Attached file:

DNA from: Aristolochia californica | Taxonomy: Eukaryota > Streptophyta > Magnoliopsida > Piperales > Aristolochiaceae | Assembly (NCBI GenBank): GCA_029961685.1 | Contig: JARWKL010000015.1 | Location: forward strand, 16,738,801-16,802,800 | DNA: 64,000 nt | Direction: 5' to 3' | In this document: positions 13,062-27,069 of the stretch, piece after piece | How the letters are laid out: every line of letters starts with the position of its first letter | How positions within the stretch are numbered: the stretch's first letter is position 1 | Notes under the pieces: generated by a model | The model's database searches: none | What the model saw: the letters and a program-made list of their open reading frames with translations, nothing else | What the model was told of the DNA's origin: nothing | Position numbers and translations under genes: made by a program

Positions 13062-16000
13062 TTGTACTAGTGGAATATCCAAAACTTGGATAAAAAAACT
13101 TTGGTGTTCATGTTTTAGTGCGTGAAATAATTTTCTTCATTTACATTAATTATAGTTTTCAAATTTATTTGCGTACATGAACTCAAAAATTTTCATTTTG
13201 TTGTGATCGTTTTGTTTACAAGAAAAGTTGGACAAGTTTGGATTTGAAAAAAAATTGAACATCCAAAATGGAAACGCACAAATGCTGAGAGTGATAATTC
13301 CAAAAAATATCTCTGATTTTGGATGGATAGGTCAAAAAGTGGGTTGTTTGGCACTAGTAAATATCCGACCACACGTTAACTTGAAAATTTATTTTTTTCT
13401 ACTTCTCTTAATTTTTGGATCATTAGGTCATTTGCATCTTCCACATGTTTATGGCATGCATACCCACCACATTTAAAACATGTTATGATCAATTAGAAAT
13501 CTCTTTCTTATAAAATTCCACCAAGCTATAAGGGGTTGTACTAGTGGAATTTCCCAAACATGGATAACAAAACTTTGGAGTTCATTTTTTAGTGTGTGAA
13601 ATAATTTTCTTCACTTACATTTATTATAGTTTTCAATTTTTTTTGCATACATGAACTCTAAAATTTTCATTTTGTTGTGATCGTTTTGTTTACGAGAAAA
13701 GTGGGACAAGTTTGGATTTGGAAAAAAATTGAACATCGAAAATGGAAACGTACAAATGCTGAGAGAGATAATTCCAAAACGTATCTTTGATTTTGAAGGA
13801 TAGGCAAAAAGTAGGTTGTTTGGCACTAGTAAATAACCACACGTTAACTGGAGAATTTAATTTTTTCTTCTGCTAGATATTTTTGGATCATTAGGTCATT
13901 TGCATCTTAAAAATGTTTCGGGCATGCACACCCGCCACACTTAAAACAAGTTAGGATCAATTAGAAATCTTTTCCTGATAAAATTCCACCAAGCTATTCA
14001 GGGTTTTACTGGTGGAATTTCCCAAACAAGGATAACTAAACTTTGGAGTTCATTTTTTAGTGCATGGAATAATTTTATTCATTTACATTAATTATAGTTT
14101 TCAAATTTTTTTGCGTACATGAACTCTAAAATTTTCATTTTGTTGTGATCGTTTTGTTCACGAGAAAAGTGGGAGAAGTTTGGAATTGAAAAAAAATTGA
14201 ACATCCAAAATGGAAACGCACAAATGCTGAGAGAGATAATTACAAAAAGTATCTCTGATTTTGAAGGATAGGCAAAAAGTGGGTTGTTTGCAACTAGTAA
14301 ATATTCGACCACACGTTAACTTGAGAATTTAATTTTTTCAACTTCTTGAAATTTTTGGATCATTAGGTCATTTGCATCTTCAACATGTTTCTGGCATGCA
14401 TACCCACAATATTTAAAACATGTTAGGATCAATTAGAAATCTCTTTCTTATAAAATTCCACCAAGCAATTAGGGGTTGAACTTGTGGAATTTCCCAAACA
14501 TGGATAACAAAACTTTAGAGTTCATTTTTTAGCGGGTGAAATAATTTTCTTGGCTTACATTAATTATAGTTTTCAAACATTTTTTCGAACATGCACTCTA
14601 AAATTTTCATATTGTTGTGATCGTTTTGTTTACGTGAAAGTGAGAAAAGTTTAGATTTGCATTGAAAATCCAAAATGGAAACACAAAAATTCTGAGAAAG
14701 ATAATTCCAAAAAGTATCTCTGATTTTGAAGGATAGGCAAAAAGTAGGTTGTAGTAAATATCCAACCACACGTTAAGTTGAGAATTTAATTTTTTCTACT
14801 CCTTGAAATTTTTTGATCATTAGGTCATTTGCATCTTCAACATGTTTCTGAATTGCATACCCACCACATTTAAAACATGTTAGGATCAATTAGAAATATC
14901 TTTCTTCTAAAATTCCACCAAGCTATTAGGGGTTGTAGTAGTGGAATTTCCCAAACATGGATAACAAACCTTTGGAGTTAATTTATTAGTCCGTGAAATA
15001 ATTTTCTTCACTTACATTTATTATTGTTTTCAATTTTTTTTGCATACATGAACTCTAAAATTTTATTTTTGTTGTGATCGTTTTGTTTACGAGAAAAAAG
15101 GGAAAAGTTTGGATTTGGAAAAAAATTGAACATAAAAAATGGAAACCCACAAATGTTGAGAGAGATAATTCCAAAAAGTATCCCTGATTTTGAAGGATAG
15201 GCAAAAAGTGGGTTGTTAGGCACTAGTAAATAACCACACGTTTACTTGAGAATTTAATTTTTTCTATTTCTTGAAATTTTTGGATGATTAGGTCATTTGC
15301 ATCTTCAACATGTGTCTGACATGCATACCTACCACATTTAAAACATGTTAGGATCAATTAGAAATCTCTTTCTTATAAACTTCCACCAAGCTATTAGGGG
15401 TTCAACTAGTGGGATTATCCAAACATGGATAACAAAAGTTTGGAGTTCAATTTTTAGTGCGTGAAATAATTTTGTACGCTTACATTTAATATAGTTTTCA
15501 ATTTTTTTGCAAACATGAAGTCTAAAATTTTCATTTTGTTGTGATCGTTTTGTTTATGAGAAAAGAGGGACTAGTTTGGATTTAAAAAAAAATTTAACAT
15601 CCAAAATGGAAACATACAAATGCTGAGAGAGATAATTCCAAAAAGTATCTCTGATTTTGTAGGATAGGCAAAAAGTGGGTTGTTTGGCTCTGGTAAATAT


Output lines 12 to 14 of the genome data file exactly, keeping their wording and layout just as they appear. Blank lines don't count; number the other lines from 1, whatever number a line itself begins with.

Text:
13901 TGCATCTTAAAAATGTTTCGGGCATGCACACCCGCCACACTTAAAACAAGTTAGGATCAATTAGAAATCTTTTCCTGATAAAATTCCACCAAGCTATTCA
14001 GGGTTTTACTGGTGGAATTTCCCAAACAAGGATAACTAAACTTTGGAGTTCATTTTTTAGTGCATGGAATAATTTTATTCATTTACATTAATTATAGTTT
14101 TCAAATTTTTTTGCGTACATGAACTCTAAAATTTTCATTTTGTTGTGATCGTTTTGTTCACGAGAAAAGTGGGAGAAGTTTGGAATTGAAAAAAAATTGA